An open letter to 'Dear Evan Hansen'

The cover of the brochure to the musical Dear Evan Hansen

16th June 2020

James Hayden from New Orleans tells us what the musical Dear Evan Hansen means to him as a person who stammers.

Ever since I listened to the original cast recording album of the musical Dear Evan Hansen, I related to it so much I knew I had to write about it.

The hit Broadway show tells the story of Evan Hansen, a socially anxious high school senior. When a letter he wrote ends up in the wrong hands, Evan finds himself in the middle of a web of lies. These lies lead to him having what he always wanted: a chance to fit in and the girl of his dreams. But at what cost?

The article's author James Hayden

Without yet having seen it, I wrote a first draft of an article about it in early 2018 and spent the next year editing it, but I kept getting stuck. I knew what points I wanted to make yet I was asking if anybody had a map for the best way to get to my points. Eventually, I realised the only way I could make this piece what it needed to be was to see the play. 

I had never heard music that put my thoughts, fears and insecurities, that are rooted in stuttering, into words. That changed when I listened to your soundtrack.

I bought my ticket and had the privilege of seeing Dear Evan Hansen last November. It far exceeded my high expectations. After watching the play, I had my map. I spent the next couple of months writing the following letter.

Dear Dear Evan Hansen,

I first became familiar with you in early 2017, around the same time the you took the world by storm, when my friend introduced me to your song "Waving Through a Window." I liked the song, but didn't give it a second thought and moved on with my life. A few months later, for whatever reason, I decided to give the song another listen. That's when I realised your brilliance and became a fan. The more I listened to your soundtrack, the more I saw parts of myself in your music.  

You see, I'm a person who stutters. Up until a few years ago, that was something I couldn't admit to myself or others. Growing up, I heard few people that sounded like me in the media. When I did, it was typically in a negative light. Although I had seen portrayals of stuttering on television and in film, I had never heard music that put my thoughts, fears and insecurities, that are rooted in stuttering, into words. That changed when I listened to your soundtrack and saw parts of myself in the lyrics of 'Waving Through a Window', 'Only Us' and 'You Will Be Found'.

In 'Waving Through a Window', I found part of myself in the lyric:

"Will I ever be more than I've always been?"

Growing up, I constantly wondered: Will I be more than my stutter? Can I be successful because I stutter? Will my stutter prohibit me from accomplishing my goals? Through time and self-reflection, I've learned that I was, am, and always will be so much more than my stutter. My stutter has taught me life lessons that have made me successful, in the way that I define success. Lastly, and a tad ironically, my stutter has given me several opportunities to accomplish goals my younger self did not know were possible.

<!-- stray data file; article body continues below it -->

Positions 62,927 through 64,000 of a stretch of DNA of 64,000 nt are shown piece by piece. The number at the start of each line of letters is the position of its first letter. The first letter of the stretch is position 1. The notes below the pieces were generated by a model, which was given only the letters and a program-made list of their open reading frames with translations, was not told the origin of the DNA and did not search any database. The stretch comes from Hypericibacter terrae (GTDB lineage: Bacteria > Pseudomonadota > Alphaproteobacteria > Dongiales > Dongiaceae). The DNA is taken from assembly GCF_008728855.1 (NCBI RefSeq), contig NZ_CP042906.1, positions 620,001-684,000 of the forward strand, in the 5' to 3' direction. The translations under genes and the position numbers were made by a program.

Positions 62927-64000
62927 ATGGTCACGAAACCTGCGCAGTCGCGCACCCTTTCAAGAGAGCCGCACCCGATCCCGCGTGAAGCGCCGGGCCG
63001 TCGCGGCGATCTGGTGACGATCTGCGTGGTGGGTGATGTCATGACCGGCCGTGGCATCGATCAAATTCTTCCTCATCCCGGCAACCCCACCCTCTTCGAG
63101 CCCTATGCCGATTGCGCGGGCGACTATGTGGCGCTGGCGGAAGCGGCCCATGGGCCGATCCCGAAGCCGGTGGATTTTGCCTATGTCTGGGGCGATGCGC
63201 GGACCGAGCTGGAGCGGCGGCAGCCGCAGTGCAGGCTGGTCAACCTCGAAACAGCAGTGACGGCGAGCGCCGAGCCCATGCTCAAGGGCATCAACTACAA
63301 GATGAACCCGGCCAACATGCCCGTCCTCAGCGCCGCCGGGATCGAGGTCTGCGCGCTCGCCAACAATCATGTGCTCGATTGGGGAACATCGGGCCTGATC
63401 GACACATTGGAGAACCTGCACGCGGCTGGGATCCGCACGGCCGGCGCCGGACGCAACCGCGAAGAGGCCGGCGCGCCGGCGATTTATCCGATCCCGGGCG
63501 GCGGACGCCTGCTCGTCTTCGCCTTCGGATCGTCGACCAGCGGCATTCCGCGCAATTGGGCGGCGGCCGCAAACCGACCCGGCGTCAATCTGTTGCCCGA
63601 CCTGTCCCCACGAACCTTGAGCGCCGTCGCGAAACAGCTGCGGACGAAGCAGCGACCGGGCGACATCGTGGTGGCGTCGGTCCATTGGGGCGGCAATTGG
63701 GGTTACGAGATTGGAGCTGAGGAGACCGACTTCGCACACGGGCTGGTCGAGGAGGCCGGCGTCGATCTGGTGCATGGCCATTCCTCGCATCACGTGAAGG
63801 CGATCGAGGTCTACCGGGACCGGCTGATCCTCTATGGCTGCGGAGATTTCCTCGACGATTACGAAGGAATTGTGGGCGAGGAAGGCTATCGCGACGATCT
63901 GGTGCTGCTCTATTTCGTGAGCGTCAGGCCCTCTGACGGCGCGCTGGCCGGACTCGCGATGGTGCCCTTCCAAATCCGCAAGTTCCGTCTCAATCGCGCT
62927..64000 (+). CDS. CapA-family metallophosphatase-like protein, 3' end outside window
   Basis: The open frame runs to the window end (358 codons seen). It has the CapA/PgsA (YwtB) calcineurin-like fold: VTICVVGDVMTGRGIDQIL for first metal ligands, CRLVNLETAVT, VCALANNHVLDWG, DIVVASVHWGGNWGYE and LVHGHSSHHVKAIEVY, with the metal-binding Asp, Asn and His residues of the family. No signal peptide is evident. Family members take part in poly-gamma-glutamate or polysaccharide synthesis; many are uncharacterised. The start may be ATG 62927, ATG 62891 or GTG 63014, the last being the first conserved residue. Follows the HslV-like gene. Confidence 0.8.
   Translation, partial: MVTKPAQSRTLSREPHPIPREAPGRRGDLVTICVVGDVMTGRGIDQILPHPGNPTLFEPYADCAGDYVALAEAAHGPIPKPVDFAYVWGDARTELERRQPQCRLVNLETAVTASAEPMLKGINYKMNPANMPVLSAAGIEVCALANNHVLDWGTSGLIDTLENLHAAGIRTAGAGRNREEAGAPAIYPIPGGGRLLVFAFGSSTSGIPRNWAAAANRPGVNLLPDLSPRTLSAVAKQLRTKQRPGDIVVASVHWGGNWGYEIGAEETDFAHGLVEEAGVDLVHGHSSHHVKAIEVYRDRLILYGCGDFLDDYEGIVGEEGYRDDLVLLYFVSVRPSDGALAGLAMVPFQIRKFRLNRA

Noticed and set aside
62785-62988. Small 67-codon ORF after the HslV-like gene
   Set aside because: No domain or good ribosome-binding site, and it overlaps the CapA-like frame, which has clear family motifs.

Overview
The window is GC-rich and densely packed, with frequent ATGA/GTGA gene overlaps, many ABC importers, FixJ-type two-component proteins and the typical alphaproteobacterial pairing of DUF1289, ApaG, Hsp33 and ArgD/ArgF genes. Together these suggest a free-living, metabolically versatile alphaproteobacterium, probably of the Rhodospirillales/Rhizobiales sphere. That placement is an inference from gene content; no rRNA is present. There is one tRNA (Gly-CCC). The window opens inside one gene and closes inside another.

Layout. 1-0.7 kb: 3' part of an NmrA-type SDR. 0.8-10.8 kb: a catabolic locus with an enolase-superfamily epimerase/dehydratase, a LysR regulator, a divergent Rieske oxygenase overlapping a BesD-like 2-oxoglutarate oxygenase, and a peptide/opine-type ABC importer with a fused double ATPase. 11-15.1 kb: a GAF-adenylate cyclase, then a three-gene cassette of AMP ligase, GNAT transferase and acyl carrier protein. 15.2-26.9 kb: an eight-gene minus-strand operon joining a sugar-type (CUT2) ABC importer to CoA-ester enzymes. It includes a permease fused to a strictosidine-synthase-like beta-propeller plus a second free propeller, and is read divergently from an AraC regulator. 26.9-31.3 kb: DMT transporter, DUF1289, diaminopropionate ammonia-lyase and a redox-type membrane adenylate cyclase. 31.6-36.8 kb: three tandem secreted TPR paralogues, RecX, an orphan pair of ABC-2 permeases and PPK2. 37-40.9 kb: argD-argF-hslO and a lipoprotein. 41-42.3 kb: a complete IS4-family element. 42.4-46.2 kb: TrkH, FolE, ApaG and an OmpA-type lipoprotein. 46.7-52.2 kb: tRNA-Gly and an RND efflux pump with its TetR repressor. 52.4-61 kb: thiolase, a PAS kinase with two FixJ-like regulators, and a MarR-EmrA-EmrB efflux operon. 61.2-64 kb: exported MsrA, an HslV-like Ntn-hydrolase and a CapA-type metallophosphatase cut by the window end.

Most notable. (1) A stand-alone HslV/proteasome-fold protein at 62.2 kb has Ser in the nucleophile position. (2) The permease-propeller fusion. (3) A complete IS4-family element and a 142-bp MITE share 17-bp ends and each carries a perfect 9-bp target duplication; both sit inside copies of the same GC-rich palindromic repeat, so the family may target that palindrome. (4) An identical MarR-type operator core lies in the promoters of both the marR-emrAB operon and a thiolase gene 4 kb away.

The song 'Only Us' perfectly expresses how I view relationships. Particularly, the first verses sung by Zoe and Evan. Zoe opens the song by singing:

"I don't need you to sell me on reasons to want you
I don't need you to search for the proof that I should
You don't have to convince me
You don't have to be scared you're not enough
'Cause what we've got going is good."

Evan responds:

"I never thought there'd be someone like you who would want me
So I give you ten thousand reasons to not let me go
But if you really see me
If you like me for me and nothing else
Well, that's all that I've wanted for longer than you could possibly know."

As someone who stutters, one of my biggest worries was — and if we are still being honest still is — can a girl see past my stutter? I know that the answer is yes and the right girl will, but insecurity and doubt tell me otherwise. Zoe's verse is the right girl telling me that my stutter is nothing and I shouldn’t worry about it in our relationship. Evan's verse is me vocalising how I feel about stuttering, its role in my future relationships, and how being seen for me and not my stutter is exactly what I want. Words fail me on how I could better describe my view on stuttering, in the context of a relationship, than those lyrics. 

In the act one finale, the company sings 'You Will Be Found'. Part of the chorus perfectly describes what I wish the younger me knew: 

"…You are not alone..."

For most of my life, I constantly wondered if I was the only person who stuttered in the entire world. I felt alone in my journey because I didn't have anyone in my life who sounded like me. As I got older, I realised I wasn't alone in this journey. However, it took me 22 years to meet another person who stuttered. It was in October 2015 when I went to my first stuttering support group meeting. It was here where I became part of a community I call my stamily (stuttering family). It was at this meeting where I realised I was not alone and belonged to an organisation whose motto is fittingly 'You are not alone'. They remind me on my good and bad days that I am not alone in this journey.   

We finally met in New Orleans on November 6, 2019 and you surpassed my expectations. Thank you for your message. Thank you for putting my thoughts on stuttering into words. 

Finally, thank you for reminding me that "You are you and that's enough".


Frontage of a Broadway theatre showing Dear Evan Hansen